Best supplements for food poisoning: Four remedies to aid a quick recovery

By | January 16, 2019

Food poisoning warning signs typically show a day or two after eating the contaminated food, and include nausea, vomiting, diarrhoea and stomach cramps. Most people will recover within a week, but that can feel like forever when you’re ill. To minimise the severity of food poisoning and help your body recover quickly, simple dietary adjustments and targeted supplements may help. Registered nutritional therapist and digestive health expert Kym Lang from Enterosgel offered her recommendations.

Ginger tablets

Some people find that taking ginger tablets keeps nausea under control during an episode of food poisoning, noted Kym.

She added: “While results in research studies are mixed, ginger tablets are a safe one-off remedy worth trying – take one tablet two or three times a day while you’re feeling nauseous, and see if it helps.

“It’s important not to take any herbal supplement long term, as we don’t know much about any lasting side effects. If you’re too nauseous to swallow a capsule, suck on ginger sweets or put slices of fresh ginger and lemon in hot water and drink.”


Probiotics are live bacteria that live in your gut and promote healthy digestion.

A review of research showed that taking a probiotic supplement can reduce the duration of infectious diarrhoea by up to 30 hours.

Kym said: “A daily probiotic may also help restore your gut’s beneficial gut bacteria, which in turn will stimulate your immune system – giving your body the best chance in future to ward off, or recover from, infection.

“Start taking a probiotic as soon as food poisoning is apparent, or if you suspect it. When you feel able to eat again, give your good gut bacteria a further helping hand by having a small pot of live natural yoghurt each day.”

Oral rehydration treatment

When you have acute diarrhoea you’re at risk of losing fluids, along with essential salts and minerals known as electrolytes, warned Kym.

She explained: “This can lead to severe dehydration if you’re not careful.

“Oral rehydration treatments replace lost fluids and electrolytes and provide glucose for energy, with amounts carefully balanced to the body’s needs. Dissolve one sachet in a glass of water and drink it each time you have a loose stool. Don’t try to rehydrate with cola, juice, tea, coffee or sports drinks, as caffeine and sugar can make diarrhoea worse.

“Make sure you take an oral rehydration treatment alongside any other supplements or dietary changes to manage food poisoning.”

Intestinal adsorbents

Most over-the-counter treatments against diarrhoea just slow down bowel movements, with the toxin that caused food poisoning remaining in the digestive tract, advised Kym, but she recommends Enterosgel.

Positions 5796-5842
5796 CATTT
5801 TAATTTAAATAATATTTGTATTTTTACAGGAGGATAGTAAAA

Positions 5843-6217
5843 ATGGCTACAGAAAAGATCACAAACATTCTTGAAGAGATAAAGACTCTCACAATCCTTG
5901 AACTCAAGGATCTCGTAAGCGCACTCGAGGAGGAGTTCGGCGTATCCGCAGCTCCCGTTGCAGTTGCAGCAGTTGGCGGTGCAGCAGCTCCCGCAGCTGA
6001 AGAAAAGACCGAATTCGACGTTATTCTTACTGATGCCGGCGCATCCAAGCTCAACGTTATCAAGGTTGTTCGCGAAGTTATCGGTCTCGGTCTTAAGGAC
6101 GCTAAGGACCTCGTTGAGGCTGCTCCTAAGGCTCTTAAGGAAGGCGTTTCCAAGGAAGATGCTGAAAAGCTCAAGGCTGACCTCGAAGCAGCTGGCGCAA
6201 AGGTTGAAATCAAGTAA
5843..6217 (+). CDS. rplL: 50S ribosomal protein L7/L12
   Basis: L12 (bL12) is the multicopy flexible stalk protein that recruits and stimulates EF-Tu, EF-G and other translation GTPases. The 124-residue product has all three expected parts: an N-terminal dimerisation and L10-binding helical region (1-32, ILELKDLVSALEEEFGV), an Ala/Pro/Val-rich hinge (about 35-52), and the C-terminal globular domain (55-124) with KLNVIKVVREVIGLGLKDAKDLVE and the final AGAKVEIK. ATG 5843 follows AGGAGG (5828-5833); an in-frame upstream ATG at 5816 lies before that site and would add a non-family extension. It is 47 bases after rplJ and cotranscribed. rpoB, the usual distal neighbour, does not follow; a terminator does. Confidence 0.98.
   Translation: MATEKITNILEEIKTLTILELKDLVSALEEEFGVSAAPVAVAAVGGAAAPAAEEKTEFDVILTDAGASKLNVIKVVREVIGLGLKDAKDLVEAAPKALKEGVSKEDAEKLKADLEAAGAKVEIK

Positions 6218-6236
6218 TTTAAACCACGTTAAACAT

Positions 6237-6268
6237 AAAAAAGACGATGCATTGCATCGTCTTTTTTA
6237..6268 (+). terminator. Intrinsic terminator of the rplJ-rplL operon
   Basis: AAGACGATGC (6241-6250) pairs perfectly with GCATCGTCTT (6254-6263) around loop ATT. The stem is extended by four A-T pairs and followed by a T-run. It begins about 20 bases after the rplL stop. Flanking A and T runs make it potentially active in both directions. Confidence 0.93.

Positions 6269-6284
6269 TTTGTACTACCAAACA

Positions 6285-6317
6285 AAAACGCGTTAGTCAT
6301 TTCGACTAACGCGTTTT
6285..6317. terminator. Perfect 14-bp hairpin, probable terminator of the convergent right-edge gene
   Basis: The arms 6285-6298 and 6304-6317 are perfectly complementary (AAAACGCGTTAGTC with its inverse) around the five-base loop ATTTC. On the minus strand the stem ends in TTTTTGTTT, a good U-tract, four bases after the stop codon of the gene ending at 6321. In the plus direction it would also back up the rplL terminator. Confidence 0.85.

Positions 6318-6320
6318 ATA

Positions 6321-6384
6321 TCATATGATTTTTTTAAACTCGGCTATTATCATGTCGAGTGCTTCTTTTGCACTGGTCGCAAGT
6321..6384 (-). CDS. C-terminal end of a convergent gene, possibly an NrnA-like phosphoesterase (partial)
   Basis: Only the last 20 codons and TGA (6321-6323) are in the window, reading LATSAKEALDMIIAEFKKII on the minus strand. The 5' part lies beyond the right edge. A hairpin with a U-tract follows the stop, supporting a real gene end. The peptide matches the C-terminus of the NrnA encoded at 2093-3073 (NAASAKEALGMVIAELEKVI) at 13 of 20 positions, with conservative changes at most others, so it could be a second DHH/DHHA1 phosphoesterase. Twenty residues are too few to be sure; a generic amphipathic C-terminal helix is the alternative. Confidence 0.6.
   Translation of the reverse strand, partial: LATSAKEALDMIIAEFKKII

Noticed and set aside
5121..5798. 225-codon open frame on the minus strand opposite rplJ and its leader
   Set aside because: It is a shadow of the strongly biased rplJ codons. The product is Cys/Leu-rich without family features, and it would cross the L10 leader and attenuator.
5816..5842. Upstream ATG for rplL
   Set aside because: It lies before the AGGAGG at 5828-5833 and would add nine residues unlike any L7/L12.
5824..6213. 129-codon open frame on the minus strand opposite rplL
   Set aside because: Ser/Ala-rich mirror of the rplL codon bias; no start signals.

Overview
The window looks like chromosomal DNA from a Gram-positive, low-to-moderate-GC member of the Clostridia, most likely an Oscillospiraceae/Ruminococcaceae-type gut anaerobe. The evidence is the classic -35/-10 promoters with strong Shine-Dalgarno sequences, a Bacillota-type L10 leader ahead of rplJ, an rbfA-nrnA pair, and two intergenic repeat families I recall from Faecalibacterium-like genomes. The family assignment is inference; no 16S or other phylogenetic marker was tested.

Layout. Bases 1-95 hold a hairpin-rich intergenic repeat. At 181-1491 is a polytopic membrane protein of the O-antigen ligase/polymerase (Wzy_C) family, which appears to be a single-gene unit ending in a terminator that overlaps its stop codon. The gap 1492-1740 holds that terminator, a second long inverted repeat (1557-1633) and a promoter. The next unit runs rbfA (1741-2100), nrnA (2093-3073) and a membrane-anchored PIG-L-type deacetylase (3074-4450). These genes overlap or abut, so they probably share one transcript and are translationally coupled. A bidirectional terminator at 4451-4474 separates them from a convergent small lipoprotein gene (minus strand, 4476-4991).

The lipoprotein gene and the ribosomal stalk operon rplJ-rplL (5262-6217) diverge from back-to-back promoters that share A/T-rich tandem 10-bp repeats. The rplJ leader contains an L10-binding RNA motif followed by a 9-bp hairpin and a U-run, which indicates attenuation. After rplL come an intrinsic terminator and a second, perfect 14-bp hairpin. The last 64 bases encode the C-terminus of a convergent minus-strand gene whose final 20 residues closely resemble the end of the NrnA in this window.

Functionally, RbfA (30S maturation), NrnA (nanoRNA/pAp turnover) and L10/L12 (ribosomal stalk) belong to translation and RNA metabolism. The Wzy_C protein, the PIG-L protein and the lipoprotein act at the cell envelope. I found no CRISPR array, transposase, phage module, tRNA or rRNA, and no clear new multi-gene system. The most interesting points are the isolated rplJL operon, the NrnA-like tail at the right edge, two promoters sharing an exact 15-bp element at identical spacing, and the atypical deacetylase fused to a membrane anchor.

She said: “This organic gel physically binds to toxins from bacteria like E. coli and norovirus that cause food poisoning, removing them naturally through the stool. It’s drug-free and gentle, making it suitable for all members of the family.

“Stir a sachet of Enterosgel into a glass of water and drink after each bowel movement. Make sure you also drink plenty of fluids across the day.”

Dietary changes

It can also help to adjust your diet temporarily while you have food poisoning, and the BRAT diet is commonly recommended.

Kym explained: “It stands for bananas, rice, applesauce and toast, all bland foods that are easy for your gut to digest.

“You could also try cooked potatoes, crackers, porridge or chicken soup. Eat small amounts when you feel up to it, avoid spicy, rich or fatty meals and keep hydrated with sips of water.

“The body’s production of lactase, the enzyme which breaks down lactose in dairy products, is often reduced during food poisoning. So it may help to avoid milk and yoghurt for a few days during recovery.

“When your appetite is back, introduce small amounts of lean protein like scrambled eggs or skinless chicken breast, and cooked vegetables. This will give you energy and help return your digestive system to normal.”

The NHS advises the most important thing to remember with food poisoning is to have plenty of fluids to avoid dehydration.

You should also stay at home and get plenty of rest, eat when you feel able to, and take paracetamol if you’re in discomfort.

One common culprit of food poisoning is re-heating rice. There are certain steps you should take to make sure it’s safe to eat.

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